Acoustic Zooplankton Fish Profiler Used to Monitor Diving Insects in Lake Malawi, East Africa

Acoustic Zooplankton Fish Profiler Used to Monitor Diving Insects in Lake Malawi, East Africa
AZFP echograms of the vertical migration of the Chaoborus edulis along with a DO profile illustrating the hypoxic and anoxic zones on the 200 kHz panel. Note the steep dive of this species at about 6 am as they move deeper into the water column to avoid predator fish. (Image credit: ASL)

Dr. Philip Matthews, Associate Professor in the Department of Zoology at the University of British Columbia and winner of the 2023 annual Acoustic Zooplankton Fish Profiler (AZFP) award, and Dr. Maxon Ngochera, Chief Fisheries Research Officer, Malawi, have now completed their field work.

This work centered on examining the unmatched diel migration of the aquatic larvae of the Chaoborus edulis, a midge fly that is abundant in Lake Malawi, East Africa. For more details on his winning proposal see this link here: (

MalawiFlies1Emergence of the adult Chaoborus edulis forming dense clouds above the lake. (Image credit: ASL)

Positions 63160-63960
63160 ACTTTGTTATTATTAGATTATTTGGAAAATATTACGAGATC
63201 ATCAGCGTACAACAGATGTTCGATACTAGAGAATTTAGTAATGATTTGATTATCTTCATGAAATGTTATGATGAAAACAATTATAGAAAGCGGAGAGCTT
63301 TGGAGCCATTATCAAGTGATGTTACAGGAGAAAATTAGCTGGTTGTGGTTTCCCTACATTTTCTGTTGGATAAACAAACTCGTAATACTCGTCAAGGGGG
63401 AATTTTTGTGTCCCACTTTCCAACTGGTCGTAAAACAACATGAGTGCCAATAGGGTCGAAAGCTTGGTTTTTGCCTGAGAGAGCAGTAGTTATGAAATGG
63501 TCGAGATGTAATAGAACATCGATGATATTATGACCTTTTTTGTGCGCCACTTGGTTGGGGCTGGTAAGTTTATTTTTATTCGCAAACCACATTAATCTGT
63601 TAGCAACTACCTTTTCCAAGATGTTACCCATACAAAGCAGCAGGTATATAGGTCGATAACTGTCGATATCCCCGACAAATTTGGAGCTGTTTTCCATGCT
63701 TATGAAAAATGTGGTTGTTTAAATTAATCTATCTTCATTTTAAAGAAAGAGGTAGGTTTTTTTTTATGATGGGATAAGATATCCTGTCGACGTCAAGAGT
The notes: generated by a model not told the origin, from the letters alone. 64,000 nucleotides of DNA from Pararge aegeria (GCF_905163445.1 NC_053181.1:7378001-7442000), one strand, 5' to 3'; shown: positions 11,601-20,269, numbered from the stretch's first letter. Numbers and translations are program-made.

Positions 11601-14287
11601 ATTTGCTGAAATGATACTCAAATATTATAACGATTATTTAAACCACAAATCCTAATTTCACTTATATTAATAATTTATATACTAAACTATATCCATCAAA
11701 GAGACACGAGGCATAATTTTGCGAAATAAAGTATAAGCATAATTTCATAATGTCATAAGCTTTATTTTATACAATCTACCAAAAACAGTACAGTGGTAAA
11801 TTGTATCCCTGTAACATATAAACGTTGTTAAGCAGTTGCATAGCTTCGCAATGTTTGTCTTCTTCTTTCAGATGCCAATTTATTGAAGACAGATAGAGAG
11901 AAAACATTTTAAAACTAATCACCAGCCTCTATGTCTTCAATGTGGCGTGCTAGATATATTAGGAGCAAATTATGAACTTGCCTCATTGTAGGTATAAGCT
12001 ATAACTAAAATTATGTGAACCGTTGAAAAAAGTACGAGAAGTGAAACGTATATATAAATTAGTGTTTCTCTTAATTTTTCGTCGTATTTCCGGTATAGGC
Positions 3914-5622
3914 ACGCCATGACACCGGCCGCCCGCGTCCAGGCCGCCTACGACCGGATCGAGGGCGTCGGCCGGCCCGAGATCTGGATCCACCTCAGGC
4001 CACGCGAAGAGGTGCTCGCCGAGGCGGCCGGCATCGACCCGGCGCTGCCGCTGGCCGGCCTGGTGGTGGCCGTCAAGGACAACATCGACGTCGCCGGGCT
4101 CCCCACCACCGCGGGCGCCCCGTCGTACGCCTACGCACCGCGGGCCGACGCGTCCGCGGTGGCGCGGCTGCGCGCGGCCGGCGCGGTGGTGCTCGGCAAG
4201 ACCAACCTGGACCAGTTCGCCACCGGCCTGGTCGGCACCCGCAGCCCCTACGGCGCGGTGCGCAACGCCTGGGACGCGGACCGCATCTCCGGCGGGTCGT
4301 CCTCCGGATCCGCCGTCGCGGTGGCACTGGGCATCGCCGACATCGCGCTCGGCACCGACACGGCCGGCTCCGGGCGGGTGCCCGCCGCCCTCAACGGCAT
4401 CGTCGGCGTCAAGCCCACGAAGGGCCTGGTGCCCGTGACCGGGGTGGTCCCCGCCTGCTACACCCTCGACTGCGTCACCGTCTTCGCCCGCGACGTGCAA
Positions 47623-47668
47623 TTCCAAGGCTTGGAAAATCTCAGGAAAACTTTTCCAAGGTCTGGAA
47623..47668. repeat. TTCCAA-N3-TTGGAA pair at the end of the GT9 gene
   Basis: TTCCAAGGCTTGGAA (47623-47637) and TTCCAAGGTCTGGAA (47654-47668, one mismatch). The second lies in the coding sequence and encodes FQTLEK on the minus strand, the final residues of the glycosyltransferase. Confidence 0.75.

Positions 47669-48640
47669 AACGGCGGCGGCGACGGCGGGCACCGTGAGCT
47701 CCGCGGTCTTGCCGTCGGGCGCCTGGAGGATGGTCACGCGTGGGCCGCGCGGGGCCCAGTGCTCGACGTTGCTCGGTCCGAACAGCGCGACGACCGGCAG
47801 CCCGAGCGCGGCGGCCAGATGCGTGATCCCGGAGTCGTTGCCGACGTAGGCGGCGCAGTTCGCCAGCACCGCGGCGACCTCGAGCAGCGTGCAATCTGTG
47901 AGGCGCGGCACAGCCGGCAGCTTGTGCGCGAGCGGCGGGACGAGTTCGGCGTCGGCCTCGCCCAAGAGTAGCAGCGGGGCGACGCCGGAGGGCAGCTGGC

The goal of this research was to use ASL’s multifrequency AZFP to better understand the physiology and ecology of Chaoborus edulis larvae, the deepest free-diving insects in the world. The AZFP revealed that these aquatic midge larvae dive 200 m into the hypoxic zone of the lake during the day to avoid fish predation. Fish avoid this zone as the concentration of oxygen drops to values below their tolerance for survival (≤ 2.0 mg/l). Dr. Matthews and his team were instrumental in discovering how this organism regulates its buoyancy to achieve vertical ballasting over such a large range. Coupled with the AZFP mooring were a series of water quality monitoring instruments that measured dissolved oxygen (DO), pH, and oxygen reduction potential.



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